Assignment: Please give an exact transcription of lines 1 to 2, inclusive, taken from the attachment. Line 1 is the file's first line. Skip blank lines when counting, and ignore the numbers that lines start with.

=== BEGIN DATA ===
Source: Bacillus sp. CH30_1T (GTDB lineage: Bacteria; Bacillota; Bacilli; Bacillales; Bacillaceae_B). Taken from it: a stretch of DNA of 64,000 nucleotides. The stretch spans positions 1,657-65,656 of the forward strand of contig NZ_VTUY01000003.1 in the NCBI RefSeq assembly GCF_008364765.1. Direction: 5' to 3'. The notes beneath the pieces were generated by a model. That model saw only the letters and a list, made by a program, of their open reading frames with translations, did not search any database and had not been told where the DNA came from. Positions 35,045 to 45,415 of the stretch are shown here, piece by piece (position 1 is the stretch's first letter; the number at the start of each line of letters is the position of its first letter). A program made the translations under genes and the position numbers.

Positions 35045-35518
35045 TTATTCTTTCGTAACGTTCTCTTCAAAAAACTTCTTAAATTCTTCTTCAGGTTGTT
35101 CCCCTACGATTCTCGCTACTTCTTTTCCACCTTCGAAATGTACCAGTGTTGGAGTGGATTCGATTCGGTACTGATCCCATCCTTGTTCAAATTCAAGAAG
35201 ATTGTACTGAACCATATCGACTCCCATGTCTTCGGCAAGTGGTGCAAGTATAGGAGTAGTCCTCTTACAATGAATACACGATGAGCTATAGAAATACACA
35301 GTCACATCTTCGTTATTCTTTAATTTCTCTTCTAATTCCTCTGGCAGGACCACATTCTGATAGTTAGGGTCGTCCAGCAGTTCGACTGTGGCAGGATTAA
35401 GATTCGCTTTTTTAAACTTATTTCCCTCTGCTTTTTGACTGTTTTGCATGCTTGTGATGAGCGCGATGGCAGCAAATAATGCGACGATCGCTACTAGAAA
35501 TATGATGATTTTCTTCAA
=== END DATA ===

Source: Bacillus sp. CH30_1T (GTDB lineage: Bacteria; Bacillota; Bacilli; Bacillales; Bacillaceae_B). Taken from it: a stretch of DNA of 64,000 nucleotides. The stretch spans positions 1,657-65,656 of the forward strand of contig NZ_VTUY01000003.1 in the NCBI RefSeq assembly GCF_008364765.1. Direction: 5' to 3'. The notes beneath the pieces were generated by a model. That model saw only the letters and a list, made by a program, of their open reading frames with translations, did not search any database and had not been told where the DNA came from. Positions 35,045 to 45,415 of the stretch are shown here, piece by piece (position 1 is the stretch's first letter; the number at the start of each line of letters is the position of its first letter). A program made the translations under genes and the position numbers.

Positions 35045-35518